Sometimes known as Fibriophobia or Fibriphobia, the word is a combination of Latin and Greek. Febriphobia derives from the Latin phrase febris, that means fever and the Greek phrase phobos that means fear.
What Causes Febriphobia?
As is the case with all phobias, the person coping with Febriphobia has skilled a real-life trauma. That traumatic expertise is then associated with fever and/or a rise in body temperature.
The febriphobic person could have had a fever that actually was indicative of a severe illness. Perhaps the phobic particular person has a unfavourable memory of someone else being feverish and seriously ill. Maybe the person watched others reply to fever in a unfavourable or frightened way and simply learned to imitate that response.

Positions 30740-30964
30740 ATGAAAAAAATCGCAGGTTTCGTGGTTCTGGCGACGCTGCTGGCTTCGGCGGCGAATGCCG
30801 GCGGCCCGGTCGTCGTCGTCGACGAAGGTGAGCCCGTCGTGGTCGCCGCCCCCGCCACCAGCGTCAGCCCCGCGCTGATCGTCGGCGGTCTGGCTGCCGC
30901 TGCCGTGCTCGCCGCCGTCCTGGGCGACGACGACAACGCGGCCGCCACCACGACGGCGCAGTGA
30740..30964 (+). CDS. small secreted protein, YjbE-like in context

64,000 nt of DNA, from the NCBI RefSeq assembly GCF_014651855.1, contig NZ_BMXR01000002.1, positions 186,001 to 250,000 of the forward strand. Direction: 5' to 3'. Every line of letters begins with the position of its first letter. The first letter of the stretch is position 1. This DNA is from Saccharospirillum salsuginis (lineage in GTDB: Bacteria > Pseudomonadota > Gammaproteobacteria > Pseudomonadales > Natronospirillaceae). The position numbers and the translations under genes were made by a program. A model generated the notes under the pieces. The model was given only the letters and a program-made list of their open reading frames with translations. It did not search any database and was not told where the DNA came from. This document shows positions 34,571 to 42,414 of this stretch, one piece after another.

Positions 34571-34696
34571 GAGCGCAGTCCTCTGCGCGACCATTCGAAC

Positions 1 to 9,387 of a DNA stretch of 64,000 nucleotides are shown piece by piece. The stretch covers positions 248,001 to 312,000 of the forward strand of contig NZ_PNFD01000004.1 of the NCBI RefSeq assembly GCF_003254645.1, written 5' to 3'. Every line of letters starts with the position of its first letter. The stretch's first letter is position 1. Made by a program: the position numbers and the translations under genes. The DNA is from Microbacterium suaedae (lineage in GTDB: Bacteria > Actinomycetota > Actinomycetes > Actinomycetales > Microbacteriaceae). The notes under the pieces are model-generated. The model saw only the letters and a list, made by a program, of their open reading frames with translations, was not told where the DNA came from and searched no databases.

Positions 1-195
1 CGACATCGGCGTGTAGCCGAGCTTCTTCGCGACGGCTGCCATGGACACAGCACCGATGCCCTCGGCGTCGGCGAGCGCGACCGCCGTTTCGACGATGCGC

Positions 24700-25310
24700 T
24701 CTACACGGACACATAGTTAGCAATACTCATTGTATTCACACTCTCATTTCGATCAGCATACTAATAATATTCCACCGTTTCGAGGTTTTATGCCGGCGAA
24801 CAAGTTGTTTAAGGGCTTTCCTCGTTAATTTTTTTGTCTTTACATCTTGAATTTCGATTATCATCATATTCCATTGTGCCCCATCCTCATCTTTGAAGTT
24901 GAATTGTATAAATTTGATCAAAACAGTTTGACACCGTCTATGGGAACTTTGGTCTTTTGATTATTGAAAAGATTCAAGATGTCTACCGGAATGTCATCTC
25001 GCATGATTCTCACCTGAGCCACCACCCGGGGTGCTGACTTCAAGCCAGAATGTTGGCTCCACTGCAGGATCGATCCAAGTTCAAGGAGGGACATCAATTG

Whatever the cause, the febriphobic person can experience anxiety and emotional turmoil that may completely cease their skill to perform on a each day basis.
What Are the Symptoms of Febriphobia?
The signs of Febriphobia are as individual as the people dealing with this phobia. Some people, when confronted with their concern of fever, might feel uncomfortable, nauseated or start to perspire. At the opposite end of the spectrum, other persons are so severely impacted by this phobia, that they might experience crippling nervousness and/or panic attacks.
Other symptoms of Febriphobia can include:
* Heightened Senses
* Feeling Dizzy
* Muscle Tension
* A Dry Mouth
* Rapid Heartbeat
* Feeling Out of Control
* Feeling Trapped and Unable to Escape
* Overwhelming Feeling of Anticipated Danger